The other pictures are called:
- Curiosity, awareness and motivation (to vote click here)
- Solar Panels, Off-line Internet and awareNet (to vote click here)
- Rural SA cooperates with German University (to vote click here)
- When power is more of a problem than owning a cell (to vote click here)
Please, help us to win the competition and vote for us! Thank you.
Dietrich von Richthofen, a German journalist, visited Grahamstown and the rural Eastern Cape in January 2011. After a series of long interviews with Ron Wertlen (eKhaya ICT and Reed House Systems CTO) and Anna Wertlen (Village Scribe Association), Sibukele Gumbo (Siyakhula Living Lab Management Unit) and Alfredo Terzoli (Rhodes University – Centre of Excellence) and a field trip to a part of the Siyakhula Living Lab, he published an article in DIE ZEIT, a German nationwide weekly newspaper that is highly respected for its quality journalism with an estimated readership of 2m.
The article describes the difficulties of bringing technologies into rural Africa using the Siyakhula Living Lab, Reed House Systems and its software TeleWeaver as an example. The reader gains a small insight into part of the projects, implemented in Grahamstown and the Eastern Cape, and a rough overview of the ICT4D situation in general. Thank you for the publication, Ditsch!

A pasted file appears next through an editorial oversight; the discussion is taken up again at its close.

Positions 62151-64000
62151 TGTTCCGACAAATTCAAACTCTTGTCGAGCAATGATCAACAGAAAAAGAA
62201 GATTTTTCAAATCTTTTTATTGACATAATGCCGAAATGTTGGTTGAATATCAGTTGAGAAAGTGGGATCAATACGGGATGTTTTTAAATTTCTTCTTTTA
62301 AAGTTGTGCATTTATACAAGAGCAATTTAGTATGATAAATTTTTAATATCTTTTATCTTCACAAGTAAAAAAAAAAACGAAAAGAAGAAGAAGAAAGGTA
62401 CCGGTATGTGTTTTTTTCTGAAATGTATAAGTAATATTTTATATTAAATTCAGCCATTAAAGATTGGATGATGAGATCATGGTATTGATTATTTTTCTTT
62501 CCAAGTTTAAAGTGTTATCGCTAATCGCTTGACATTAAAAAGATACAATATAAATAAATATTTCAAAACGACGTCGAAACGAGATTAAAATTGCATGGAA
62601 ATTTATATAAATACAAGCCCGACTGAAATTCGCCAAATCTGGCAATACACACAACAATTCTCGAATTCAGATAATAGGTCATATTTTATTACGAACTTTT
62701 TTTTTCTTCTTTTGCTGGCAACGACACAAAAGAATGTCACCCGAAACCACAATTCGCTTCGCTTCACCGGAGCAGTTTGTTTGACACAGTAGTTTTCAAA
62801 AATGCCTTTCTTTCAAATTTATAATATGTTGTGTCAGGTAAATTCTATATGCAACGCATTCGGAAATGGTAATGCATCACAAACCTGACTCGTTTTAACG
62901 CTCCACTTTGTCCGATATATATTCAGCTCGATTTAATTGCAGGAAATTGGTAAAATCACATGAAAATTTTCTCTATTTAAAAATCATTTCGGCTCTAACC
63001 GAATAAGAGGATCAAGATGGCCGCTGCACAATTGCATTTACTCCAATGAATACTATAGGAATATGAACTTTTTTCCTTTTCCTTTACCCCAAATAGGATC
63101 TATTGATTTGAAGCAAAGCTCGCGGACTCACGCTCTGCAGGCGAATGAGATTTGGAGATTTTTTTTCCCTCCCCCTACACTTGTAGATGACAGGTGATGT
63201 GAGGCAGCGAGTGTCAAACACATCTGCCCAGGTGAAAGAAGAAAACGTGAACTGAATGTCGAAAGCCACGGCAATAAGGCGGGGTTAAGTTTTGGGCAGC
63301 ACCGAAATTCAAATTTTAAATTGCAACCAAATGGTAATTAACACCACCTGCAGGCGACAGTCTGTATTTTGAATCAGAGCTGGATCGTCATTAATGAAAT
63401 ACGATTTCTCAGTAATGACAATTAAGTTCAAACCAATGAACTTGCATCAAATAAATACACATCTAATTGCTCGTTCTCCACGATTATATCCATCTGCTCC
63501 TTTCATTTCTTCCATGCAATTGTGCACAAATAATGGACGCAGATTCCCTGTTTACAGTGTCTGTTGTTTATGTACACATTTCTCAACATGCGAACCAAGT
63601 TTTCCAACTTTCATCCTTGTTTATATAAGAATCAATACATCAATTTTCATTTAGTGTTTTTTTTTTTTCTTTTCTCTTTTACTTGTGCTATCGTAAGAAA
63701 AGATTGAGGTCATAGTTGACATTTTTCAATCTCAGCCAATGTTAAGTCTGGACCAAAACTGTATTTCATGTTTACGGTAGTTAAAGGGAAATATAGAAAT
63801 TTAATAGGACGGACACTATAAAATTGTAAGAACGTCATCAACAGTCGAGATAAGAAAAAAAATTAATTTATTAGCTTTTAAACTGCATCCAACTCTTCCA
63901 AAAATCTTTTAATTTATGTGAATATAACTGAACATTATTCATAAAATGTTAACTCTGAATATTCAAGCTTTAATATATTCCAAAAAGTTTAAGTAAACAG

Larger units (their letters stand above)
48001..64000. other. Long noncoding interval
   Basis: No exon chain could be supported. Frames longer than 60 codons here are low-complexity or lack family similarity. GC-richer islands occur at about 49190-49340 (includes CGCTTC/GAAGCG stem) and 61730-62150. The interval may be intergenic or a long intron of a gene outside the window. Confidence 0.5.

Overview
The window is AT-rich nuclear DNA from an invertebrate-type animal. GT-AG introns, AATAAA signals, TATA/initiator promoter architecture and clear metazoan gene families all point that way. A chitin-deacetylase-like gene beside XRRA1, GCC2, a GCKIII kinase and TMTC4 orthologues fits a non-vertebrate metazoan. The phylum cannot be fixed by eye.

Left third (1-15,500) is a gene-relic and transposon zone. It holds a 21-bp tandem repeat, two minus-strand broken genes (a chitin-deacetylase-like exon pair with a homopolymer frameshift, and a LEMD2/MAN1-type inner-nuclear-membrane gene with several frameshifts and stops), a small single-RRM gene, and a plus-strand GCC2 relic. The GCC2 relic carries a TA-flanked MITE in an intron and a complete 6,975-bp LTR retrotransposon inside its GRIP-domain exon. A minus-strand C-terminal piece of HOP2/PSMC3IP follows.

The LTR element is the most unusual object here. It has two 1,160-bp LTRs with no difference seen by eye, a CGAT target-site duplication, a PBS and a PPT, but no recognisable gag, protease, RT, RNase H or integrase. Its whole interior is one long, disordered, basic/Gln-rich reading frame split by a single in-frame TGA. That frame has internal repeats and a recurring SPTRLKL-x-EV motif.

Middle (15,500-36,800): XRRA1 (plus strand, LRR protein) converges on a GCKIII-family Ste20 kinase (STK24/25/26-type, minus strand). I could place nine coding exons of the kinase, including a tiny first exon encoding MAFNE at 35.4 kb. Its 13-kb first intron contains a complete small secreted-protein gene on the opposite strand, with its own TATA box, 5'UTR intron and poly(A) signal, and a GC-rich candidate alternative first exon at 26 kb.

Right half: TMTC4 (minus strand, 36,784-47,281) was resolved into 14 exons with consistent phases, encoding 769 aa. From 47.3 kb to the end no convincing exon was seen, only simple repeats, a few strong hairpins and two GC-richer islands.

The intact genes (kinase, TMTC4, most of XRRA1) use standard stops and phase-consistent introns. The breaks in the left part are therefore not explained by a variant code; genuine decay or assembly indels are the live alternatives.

You can read the full article including a number of comments here.
awareNet is now sending daily automated updates about certain activity to @VillageScribeSA. Please, follow us to see what’s going on in our social network for South African and other interested learners.
Insights that are posted are completely anonymous to protect the privacy of the awareNet users, e.g. you will receive a note about which project was created or edited, but not by whom.
This new exciting feature keeps all awareNet users up to date, e.g. our Community Engagement volunteers receive a note about the learners’ activity while they are not on site and can go online to react faster which in turn is very appreciated by the learners.
We also hope to attract more users to our social network. If you are interested in joining, please contact us! Every learner or teacher is welcome!
To get things going one has to go out and meet people. Best if you don’t know what the goal is. Anna and Ron Wertlen went to Cape Town for three quite different and very interesting meetings.
- RLabs and Marlon Parker in Athlone: The VSA, eKhaya ICT and RLabs want to work closely together and use each others brains, facilities, softwares and applications, developing new ways of connecting communities and educating and involving different people into the various ongoing projects.